Feasibility and validity of using WHO adolescent job aid algorithms by health workers for reproductive morbidities among adolescent girls in rural North India.
BMC Health Services Research. 2015 Sep 21; 15(1):400.Background: High prevalence of reproductive morbidities is seen among adolescents in India. Health workers play an important role in providing health services in the community, including the adolescent reproductive health services. A study was done to assess the feasibility of training female health workers (FHWs) in the classification and management of selected adolescent girls' reproductive health problems according to modified WHO algorithms. Methods: The study was conducted between Jan-Sept 2011 in Northern India. Thirteen FHWs were trained regarding adolescent girls' reproductive health as per WHO Adolescent Job-Aid booklet. A pre and post-test assessment of the knowledge of the FHWs was carried out. All FHWs were given five modified WHO algorithms to classify and manage common reproductive morbidities among adolescent girls. All the FHWs applied the algorithms on at least ten adolescent girls at their respective sub-centres. Simultaneously, a medical doctor independently applied the same algorithms in all girls. Classification of the condition was followed by relevant management and advice provided in the algorithm. Focus group discussion with the FHWs was carried out to receive their feedback. Results: After training the median score of the FHWs increased from 19.2 to 25.2 (p - 0.0071). Out of 144 girls examined by the FHWs 108 were classified as true positives and 30 as true negatives and agreement as measured by kappa was 0.7 (0.5-0.9). Sensitivity, specificity, positive predictive value (PPV) and negative predictive value (NPV) were 94.3 % (88.2-97.4), 78.9 % (63.6-88.9), 92.5 % (86.0-96.2), and 83.3 % (68.1-92.1) respectively. Discussion: A consistent and significant difference between pre and post training knowledge scores of the FHWs were observed and hence it was possible to use the modified Job Aid algorithms with ease. Limitation of this study was the munber of FHWs trained was small. Issues such as time management during routine work, timing of training, overhead cost of training etc were not taken into account. Conclusions: Training was successful in increasing the knowledge of the FHWs about adolescent girls' reproductive health issues. The FHWs were able to satisfactorily classify the common adolescent girls' problems using the modified WHO algorithms.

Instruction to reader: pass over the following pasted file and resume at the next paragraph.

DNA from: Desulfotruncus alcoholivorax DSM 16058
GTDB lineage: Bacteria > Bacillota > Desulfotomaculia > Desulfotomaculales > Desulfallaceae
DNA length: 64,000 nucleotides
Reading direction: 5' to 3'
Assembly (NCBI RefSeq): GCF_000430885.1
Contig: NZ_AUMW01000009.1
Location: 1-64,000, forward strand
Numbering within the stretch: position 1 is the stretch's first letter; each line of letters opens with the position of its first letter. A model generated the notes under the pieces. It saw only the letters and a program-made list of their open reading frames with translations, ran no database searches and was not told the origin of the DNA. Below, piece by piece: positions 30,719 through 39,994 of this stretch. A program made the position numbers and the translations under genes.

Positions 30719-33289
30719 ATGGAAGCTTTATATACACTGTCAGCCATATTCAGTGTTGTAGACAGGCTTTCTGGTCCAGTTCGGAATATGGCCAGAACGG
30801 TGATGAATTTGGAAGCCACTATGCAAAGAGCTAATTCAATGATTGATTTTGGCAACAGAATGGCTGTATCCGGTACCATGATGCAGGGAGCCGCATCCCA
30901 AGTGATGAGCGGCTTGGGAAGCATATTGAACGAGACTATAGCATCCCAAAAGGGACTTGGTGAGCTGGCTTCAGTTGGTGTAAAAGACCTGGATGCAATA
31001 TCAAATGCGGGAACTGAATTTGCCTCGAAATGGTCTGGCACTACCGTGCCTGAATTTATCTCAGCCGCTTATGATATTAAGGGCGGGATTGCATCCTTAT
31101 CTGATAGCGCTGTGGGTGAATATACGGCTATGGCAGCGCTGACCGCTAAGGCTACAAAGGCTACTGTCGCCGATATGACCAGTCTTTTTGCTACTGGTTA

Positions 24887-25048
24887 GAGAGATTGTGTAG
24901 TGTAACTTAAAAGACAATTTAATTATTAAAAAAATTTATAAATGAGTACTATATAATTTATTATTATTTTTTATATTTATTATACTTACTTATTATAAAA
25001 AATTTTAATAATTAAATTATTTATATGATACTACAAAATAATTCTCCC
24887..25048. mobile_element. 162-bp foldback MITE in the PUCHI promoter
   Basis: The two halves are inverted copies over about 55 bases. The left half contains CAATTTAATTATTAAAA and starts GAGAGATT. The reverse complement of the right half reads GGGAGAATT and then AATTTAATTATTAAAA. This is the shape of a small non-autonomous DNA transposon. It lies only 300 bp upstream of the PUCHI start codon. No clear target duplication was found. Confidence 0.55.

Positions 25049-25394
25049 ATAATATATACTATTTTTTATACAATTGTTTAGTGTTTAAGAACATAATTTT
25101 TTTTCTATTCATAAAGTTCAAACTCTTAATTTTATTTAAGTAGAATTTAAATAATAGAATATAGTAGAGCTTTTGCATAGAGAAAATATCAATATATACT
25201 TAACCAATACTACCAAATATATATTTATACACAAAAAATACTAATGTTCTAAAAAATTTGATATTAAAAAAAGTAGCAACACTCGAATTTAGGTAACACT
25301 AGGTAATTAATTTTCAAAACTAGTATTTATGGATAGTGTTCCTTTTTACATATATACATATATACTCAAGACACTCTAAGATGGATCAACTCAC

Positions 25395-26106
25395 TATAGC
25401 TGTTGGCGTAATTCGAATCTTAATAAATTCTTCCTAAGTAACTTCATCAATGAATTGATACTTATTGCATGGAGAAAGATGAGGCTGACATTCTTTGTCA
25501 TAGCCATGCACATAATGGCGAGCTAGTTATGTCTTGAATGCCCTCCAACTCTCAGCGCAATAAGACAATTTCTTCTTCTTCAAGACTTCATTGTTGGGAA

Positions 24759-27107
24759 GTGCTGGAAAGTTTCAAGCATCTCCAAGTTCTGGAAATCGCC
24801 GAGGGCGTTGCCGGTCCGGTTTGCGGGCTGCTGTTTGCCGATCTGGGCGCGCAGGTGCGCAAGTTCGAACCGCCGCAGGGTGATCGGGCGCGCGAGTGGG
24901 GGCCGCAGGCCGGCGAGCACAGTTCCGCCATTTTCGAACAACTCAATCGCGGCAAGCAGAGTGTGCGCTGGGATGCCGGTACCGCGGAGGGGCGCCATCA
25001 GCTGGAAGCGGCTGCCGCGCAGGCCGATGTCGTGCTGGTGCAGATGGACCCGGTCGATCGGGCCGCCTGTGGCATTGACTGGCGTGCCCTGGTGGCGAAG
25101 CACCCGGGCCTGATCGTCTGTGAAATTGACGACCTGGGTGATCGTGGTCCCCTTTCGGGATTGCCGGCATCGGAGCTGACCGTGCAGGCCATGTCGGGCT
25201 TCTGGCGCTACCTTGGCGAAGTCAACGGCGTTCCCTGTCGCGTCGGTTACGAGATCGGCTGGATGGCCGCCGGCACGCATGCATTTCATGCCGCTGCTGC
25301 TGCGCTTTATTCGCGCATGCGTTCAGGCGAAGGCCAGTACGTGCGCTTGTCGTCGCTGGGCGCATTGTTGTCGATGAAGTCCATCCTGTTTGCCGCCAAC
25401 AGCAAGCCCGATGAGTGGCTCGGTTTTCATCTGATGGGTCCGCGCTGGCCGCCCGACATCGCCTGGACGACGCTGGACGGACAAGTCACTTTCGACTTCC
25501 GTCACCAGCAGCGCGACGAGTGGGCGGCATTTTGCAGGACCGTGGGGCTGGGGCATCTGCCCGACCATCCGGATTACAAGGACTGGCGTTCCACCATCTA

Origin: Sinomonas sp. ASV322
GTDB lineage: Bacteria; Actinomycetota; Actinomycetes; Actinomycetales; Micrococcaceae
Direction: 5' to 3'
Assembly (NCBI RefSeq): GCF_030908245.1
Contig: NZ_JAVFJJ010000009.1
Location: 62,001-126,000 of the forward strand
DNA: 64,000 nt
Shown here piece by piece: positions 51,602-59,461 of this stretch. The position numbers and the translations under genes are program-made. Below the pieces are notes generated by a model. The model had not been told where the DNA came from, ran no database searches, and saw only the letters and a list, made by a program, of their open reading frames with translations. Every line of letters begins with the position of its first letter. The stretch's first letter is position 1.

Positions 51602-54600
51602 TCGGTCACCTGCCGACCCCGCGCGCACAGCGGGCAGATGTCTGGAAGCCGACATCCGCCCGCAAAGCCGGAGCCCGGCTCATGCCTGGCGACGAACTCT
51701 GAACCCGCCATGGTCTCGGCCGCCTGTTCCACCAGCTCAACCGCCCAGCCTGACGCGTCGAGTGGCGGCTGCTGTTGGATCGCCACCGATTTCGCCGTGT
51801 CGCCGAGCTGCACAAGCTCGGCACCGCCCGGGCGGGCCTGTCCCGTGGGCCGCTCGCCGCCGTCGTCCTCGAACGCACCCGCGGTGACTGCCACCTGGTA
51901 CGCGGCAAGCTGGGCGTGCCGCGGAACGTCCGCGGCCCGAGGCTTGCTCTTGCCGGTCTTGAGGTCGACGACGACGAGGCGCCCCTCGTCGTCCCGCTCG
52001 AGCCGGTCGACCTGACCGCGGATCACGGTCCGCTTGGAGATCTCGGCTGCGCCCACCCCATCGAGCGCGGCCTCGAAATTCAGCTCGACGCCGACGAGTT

Geneva, Switzerland, WHO, Department of Maternal, Newborn, Child and Adolescent Health, 2014.  p. (WHO/FWC/MCA/14.05)The report summarized in this document brings together all WHO guidance concerning adolescents across the full spectrum of health issues. It offers a state-of-the-art overview of four core areas for health sector action: providing health services; collecting and using the data needed to plan and monitor health sector interventions; developing and implementing health-promoting and health-protecting policies; and mobilizing and supporting other sectors. The report concludes with key actions for strengthening national health sector responses to adolescent health. The website will be the springboard for consultation with a wide range of stakeholders leading to a concerted action plan for adolescents.